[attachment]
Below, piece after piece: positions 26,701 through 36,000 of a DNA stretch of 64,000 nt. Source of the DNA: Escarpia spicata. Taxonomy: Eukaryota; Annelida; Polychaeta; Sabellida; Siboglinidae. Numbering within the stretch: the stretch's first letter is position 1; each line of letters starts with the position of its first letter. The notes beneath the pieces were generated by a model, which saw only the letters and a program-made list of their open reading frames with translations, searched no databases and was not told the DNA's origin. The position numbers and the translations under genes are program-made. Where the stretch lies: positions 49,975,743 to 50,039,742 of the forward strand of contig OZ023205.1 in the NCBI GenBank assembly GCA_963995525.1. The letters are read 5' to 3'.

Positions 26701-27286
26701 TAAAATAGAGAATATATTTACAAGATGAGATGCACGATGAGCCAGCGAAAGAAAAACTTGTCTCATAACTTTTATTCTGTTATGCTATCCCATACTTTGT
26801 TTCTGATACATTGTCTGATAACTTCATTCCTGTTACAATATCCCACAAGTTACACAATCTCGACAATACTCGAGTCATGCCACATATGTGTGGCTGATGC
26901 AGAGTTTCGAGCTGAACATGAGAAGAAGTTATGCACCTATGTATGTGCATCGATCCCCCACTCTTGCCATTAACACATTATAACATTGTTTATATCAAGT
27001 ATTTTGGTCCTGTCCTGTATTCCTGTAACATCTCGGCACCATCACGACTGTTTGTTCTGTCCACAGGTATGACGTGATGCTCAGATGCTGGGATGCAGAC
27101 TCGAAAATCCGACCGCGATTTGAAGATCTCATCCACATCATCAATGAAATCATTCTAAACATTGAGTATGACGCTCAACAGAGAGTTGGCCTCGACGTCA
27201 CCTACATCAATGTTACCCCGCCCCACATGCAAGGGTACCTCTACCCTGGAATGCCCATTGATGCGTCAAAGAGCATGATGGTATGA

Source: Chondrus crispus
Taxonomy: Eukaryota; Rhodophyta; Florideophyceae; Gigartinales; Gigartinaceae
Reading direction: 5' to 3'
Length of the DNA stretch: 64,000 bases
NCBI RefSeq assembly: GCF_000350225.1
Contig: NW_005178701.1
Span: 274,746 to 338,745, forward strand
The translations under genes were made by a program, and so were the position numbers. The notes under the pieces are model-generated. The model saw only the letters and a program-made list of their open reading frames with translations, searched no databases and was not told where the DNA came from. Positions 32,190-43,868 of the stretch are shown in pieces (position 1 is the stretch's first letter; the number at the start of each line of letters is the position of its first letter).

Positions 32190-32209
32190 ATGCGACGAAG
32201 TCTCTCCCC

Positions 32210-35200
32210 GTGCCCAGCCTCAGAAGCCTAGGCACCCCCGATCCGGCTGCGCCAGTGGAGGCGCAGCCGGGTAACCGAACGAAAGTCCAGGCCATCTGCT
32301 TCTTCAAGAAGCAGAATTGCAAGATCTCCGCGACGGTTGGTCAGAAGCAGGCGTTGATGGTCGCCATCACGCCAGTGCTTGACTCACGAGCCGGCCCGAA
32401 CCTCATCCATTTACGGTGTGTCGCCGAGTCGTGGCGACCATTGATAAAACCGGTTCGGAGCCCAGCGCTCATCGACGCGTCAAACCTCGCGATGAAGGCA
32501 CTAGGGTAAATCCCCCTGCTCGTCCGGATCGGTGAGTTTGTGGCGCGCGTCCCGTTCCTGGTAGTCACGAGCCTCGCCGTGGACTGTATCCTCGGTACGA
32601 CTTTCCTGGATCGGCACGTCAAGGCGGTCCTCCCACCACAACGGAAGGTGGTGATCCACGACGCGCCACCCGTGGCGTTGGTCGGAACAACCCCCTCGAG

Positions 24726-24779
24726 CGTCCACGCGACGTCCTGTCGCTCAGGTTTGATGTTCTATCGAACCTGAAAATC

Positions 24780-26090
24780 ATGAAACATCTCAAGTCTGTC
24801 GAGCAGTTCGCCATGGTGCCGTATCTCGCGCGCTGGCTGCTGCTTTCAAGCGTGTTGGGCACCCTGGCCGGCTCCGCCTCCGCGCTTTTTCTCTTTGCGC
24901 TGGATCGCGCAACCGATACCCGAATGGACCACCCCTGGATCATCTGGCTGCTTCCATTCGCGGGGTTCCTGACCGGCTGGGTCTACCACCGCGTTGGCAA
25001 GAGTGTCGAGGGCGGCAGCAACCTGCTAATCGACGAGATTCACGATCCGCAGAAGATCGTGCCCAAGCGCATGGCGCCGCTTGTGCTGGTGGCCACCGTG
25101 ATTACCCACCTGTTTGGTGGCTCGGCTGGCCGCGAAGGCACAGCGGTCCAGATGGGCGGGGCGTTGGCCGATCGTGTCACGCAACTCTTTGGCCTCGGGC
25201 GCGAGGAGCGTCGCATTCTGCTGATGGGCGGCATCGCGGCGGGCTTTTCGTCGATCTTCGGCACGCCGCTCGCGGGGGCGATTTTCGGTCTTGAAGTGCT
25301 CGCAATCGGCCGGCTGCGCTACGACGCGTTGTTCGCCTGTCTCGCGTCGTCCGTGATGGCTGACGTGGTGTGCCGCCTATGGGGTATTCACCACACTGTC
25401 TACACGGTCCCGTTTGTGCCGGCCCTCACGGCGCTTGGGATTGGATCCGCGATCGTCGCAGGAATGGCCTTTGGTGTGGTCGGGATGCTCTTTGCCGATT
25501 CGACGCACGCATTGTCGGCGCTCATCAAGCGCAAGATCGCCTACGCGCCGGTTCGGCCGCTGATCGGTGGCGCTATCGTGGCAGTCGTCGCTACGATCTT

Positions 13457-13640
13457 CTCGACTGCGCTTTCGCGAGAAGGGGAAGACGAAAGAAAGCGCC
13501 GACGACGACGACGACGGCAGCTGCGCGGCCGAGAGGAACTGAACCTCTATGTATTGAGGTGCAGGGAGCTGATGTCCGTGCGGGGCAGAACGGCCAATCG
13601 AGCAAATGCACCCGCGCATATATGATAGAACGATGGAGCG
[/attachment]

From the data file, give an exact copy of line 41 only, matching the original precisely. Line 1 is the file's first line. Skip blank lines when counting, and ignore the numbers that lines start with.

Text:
13601 AGCAAATGCACCCGCGCATATATGATAGAACGATGGAGCG